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Win and win again with SRS.

Saturday, February 18, 2017

I blog about the SRS pretty often and how my SRS account is a war chest. 

I also said before that I don't mind having quite a bit of money idling and waiting for opportunities. 

When opportunities come knocking, I pounce!

 Chatting with a reader in FB.

I get to save on income tax and invest for higher returns. 

It is a win win situation with both winners being me! 

Greedy AK! 

Bad AK!

SRS money cannot be withdrawn until age 62 unless we are OK with incurring a penalty. 

So, it would be good to use the money to buy into businesses which we believe will still be around when we are 62. 

This might sound amusing but it is the truth.

Of course, the businesses should pay meaningful dividends and offer sustainable yields that at least mimic CPF interest rates.

In a nutshell, invest with our SRS money when the time is right. Don't speculate with it. 

SRS money is meant to be our second retirement nest egg, after the CPF. 

Don't play play.

Being unemployed, I will not be contributing to my SRS account anymore. 

So, any growth in my SRS account will be purely organic henceforth.

Why win once when we can win twice with the SRS? 

Win and win again with SRS?

I like.

Related posts:
1. SRS, CPF and rights issues.

2. SRS: e-book and analysis.
3. How AK uses his SRS money and why?


pf said...

There are a few retirement income type schemes nowadays that can use SRS. Thinking of buying in.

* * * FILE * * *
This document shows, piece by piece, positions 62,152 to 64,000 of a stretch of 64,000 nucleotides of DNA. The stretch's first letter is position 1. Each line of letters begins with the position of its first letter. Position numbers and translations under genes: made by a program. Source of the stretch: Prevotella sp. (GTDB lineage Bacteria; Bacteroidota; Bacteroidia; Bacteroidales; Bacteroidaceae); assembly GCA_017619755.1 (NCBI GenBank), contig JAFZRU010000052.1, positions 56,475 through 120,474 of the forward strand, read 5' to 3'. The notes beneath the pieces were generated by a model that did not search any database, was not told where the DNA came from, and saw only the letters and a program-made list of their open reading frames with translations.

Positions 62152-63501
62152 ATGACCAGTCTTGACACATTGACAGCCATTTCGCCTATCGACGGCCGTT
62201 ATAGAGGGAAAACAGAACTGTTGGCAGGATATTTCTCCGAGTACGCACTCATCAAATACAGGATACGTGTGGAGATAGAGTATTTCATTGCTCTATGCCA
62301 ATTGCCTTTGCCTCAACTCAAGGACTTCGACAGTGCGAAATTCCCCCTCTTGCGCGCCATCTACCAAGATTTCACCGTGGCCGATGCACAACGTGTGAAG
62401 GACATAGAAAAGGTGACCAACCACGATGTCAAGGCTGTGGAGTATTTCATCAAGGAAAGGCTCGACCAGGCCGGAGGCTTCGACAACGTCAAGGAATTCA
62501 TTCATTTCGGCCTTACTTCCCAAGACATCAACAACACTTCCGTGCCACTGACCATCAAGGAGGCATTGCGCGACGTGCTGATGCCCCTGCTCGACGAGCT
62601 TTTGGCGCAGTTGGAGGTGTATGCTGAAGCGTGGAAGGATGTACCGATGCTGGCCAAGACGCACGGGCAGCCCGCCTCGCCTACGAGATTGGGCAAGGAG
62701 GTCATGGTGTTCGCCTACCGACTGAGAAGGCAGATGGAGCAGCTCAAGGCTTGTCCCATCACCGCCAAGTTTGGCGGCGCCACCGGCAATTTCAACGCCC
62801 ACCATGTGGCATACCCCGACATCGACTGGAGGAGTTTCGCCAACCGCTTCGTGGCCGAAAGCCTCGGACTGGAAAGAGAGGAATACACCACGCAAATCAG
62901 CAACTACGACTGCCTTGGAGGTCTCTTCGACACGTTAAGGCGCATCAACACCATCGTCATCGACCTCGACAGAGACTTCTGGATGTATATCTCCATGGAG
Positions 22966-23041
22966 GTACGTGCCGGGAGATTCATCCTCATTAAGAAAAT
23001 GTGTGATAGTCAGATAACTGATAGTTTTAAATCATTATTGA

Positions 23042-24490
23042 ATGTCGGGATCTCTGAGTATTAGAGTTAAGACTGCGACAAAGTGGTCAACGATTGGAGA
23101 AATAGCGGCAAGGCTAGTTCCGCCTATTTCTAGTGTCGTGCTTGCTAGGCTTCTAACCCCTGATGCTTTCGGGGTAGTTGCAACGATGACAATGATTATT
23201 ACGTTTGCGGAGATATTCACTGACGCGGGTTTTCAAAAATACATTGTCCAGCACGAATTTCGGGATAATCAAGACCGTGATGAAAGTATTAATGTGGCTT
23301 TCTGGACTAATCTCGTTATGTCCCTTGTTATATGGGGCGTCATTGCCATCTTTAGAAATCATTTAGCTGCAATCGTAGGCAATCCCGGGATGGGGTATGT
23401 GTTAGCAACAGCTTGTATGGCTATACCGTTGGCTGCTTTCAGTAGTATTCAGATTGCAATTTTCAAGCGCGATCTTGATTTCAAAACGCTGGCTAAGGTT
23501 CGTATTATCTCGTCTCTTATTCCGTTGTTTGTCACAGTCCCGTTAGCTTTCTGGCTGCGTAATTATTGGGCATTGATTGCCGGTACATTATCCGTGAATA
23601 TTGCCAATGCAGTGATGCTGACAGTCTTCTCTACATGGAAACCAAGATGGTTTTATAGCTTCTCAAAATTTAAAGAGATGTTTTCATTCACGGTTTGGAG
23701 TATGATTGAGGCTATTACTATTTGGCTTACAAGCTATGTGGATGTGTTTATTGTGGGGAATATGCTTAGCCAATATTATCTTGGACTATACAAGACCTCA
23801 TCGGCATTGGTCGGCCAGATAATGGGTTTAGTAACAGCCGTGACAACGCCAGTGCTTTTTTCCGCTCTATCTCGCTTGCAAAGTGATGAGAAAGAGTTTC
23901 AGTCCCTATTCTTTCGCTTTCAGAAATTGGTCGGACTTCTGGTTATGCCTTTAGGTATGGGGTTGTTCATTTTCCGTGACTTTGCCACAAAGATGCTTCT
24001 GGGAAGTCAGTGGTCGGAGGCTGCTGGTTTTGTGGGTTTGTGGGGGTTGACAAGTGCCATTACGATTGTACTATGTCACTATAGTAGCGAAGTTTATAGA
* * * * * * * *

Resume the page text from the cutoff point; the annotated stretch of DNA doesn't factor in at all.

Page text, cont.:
Eye of the Storm said...

Thanks ASSI,

Wish the SRS limits could be higher...

AK71 said...

Hi pf,

Financial advisers still need to "tan jia". If the returns are guaranteed and mimic the CPF-SA, that is good enough for me. That's what I tell my bankers but none of them could find anything like that. ;p

AK71 said...


I believe the SRS, like the CPF, is not to benefit richer folks. A higher cap in either one would benefit the richer folks more than regular folks. That's my impression, anyway. :)

pf said...

Already maxed out the cpf lo

AK71 said...

Hi pf,


AK71 said...

Simeon Kong says...
AK , you got money in SRS and what is your strategy ?

AK says...
I blogged about this before.
I find the blog for you.

AK71 said...

Reader says...
For SRS, I see it as apart from cutting down income taxes, it’s also a opportunity lost:
1. No interest earn
2. Locked in till 62 yrs old, unless withdraw at 5% penalty
3. If SRS used to invest, capital gains are also taxable 50% when withdraw at 62 yrs

AK says...
SRS withdrawal is not taxable if we take out $40,000 max a year (from age 62)... over 10 years... $400,000 in total. If we have more than that, the remaining funds, we can buy an annuity for lifetime income and it is likely non-taxable. 🙂

AK71 said...


WTK said...

Hi all,

I am of view that SRS is considered as the second CPF. Hence, it is worthwhile adopting SRS as one of saving plan even though it is possible that there could be a change in the Government's policy on this aspect.

One should adopt flexible approach in accordance to the policy changes if implemented.


AK71 said...

Elvin says...
you do know your dividend income during retirement is also income, and should also be considered as part of the first S$20k p.a (for now) for the consideration of bringing to tax the SRS withdrawals right?

Keh Yi says...
i don't think this is accurate: IRAS website says only the following are taxable:

a) Dividends paid by co-operatives;

b) Foreign-sourced dividends derived by individuals through a partnership in Singapore. Conditions may apply. For more details, please refer to Tax Exemption for Foreign-Sourced Income;

c) Income distribution from Real Estate Investment Trusts (REITs) derived by individuals through a partnership in Singapore, or from the carrying on of a trade, business or profession in REITs.

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